Though most radishes are classified as cool season crops, some like the black radish are significantly more heat tolerant, to the point that you can reliably grow them in the summer.
On the other hand, true cool season radishes like the common radish generally don’t want to be above 70 °F (21 °C), and accordingly they‘ll do just fine getting around 6 hours of sun and then shade in the afternoon.
No matter how excited you are to get your radishes growing, take the time to do a little bit of homework and figure out which ones will grow best in your region, your soil and in whatever spot you’ve picked out for them.
Whatever you’re dealing with, there is sure to be a radish variety that will work just fine for you.
Tips for Bringing Indoor Radishes Outside
If you started your radishes indoors, or have previously been growing them to completion and want to transplant them, you’ll need to harden them off before you move them outside full-time.
To do this, take your trays or pots outside, and leave them in a shady spot during the middle of the day for a couple of hours.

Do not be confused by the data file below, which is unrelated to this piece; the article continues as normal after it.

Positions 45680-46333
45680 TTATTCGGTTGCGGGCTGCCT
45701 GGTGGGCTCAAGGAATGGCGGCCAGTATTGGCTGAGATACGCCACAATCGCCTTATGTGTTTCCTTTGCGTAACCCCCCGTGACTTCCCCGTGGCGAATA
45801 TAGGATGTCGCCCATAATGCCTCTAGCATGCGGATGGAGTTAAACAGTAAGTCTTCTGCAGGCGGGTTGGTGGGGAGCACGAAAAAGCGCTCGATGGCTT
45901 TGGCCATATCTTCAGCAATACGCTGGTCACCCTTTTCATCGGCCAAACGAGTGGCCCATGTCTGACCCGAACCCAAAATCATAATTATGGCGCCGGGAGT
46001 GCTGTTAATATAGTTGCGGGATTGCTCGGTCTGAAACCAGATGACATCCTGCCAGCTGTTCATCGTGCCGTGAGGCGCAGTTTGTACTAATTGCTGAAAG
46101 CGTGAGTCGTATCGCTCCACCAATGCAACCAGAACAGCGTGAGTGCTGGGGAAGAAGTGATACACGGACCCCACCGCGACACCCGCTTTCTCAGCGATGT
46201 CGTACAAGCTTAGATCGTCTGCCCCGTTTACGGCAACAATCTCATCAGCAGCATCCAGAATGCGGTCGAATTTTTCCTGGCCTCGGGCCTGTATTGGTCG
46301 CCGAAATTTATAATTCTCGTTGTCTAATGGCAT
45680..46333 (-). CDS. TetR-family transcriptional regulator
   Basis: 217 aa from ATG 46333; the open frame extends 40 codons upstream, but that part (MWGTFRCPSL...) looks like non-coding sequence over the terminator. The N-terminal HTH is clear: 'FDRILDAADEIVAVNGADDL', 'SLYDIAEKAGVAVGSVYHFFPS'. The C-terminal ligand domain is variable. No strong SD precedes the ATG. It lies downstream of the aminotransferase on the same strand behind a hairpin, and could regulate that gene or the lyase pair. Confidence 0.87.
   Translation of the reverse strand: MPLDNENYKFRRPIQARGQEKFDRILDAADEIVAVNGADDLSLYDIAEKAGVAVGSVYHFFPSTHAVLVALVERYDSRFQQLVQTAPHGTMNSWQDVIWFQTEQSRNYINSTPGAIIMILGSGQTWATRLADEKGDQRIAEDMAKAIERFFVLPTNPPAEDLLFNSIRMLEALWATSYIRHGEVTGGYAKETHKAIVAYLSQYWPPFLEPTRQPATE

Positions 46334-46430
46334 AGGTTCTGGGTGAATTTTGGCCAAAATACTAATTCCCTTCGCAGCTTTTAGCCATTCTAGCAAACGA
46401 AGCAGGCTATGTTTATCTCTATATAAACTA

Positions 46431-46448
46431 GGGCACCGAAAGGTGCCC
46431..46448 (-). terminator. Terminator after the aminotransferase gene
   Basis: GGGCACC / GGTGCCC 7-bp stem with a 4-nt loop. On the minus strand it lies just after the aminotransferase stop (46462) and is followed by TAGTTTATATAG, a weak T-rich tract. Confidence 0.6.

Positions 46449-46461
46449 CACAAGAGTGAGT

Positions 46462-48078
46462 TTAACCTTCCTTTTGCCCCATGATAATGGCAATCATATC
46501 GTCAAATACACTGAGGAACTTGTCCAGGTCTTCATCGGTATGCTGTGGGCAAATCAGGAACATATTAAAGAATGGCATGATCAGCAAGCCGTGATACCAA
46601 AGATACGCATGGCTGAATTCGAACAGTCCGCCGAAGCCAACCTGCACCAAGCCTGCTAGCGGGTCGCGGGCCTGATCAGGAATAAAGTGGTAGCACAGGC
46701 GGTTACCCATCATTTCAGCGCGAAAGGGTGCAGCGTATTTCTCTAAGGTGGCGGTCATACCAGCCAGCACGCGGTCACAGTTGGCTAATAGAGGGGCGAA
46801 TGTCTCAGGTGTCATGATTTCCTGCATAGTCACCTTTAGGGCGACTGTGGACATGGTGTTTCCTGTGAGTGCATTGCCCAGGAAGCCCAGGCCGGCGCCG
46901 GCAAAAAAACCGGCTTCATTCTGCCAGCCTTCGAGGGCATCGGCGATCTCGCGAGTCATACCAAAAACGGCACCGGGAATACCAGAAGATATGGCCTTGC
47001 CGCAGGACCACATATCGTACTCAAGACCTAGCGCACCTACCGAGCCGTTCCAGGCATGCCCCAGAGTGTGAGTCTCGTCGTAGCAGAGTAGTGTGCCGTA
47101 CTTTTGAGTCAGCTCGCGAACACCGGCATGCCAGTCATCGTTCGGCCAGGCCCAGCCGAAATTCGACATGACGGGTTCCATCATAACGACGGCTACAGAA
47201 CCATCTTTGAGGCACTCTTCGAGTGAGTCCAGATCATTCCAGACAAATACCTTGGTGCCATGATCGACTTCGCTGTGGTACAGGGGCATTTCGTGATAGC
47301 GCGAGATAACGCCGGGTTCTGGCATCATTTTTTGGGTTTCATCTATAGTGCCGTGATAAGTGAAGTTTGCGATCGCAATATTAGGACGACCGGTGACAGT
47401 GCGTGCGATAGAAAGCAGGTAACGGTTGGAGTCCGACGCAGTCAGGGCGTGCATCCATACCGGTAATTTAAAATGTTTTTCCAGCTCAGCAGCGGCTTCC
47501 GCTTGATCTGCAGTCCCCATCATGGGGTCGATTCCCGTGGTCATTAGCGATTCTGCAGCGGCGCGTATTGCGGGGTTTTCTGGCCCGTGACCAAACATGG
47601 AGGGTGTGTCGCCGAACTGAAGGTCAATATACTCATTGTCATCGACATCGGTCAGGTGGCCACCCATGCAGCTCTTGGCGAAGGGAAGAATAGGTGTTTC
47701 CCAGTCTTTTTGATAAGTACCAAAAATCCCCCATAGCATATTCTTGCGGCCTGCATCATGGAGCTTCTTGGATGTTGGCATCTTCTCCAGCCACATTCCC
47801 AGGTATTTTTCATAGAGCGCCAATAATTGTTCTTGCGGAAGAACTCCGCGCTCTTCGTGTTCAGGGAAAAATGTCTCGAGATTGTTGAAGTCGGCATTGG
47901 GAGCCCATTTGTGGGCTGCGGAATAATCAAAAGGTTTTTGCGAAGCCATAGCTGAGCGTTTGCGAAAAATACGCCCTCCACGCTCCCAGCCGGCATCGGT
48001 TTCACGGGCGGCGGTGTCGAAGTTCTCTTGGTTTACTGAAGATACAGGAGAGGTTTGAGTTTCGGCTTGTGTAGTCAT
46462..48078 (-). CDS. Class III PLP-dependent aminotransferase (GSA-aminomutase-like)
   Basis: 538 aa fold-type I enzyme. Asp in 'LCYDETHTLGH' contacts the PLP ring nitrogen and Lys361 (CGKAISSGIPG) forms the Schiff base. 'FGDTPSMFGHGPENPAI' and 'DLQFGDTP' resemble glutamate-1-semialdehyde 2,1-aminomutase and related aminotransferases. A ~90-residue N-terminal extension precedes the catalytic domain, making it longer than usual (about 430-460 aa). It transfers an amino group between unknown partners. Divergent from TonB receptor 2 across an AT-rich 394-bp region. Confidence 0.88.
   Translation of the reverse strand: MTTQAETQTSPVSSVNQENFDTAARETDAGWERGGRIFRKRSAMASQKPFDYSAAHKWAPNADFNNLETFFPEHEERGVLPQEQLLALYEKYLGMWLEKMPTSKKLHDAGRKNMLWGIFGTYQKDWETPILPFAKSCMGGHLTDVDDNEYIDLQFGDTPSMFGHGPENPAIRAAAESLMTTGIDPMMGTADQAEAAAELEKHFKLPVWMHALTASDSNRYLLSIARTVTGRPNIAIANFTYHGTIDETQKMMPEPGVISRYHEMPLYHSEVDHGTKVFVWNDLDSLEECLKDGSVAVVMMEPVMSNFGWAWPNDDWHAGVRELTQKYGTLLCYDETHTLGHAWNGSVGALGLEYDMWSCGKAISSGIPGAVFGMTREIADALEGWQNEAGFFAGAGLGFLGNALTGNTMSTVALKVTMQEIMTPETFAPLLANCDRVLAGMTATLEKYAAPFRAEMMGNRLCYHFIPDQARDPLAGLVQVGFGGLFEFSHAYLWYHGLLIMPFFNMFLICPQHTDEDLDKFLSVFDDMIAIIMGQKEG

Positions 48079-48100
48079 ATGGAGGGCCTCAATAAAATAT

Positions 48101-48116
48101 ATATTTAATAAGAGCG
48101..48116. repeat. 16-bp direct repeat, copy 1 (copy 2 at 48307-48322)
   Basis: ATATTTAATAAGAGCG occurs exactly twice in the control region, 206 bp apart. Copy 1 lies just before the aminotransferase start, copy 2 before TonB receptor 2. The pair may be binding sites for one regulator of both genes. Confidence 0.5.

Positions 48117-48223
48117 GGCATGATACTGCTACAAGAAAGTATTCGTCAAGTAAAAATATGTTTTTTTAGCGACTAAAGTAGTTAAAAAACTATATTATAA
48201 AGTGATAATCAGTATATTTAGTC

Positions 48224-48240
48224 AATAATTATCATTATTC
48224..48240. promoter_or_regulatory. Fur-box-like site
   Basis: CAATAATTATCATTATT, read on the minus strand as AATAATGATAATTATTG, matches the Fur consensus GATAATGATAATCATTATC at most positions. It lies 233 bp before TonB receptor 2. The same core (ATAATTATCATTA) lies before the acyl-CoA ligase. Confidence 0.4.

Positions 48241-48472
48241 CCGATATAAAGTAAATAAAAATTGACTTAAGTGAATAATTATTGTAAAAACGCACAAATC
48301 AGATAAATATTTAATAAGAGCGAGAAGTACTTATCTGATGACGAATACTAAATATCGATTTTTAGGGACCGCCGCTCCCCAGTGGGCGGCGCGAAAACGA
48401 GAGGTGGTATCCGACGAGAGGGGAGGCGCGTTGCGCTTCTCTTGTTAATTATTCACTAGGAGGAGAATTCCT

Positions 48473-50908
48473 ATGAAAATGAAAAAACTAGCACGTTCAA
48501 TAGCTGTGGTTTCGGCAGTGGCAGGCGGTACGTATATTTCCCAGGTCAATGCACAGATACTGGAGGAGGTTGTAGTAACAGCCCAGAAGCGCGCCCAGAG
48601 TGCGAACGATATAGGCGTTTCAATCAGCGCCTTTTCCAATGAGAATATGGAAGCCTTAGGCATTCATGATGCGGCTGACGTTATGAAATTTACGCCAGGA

After 2 hours have passed, bring them back inside and repeat the process the next day, leaving them out for a little bit longer.
You’ll do this for a week or maybe two, each day leaving them out longer and longer, until the plants are fully acclimated to the outdoor conditions.
Patiently completing this process will prevent transplant shock which usually occurs when bringing indoor plants outside. If you don’t harden them off, or rush it, you can expect to lose some of your plants.
Tom has lived and worked on farms and homesteads from the Carolinas to Kentucky and beyond. He is passionate about helping people prepare for tough times by embracing lifestyles of self-sufficiency.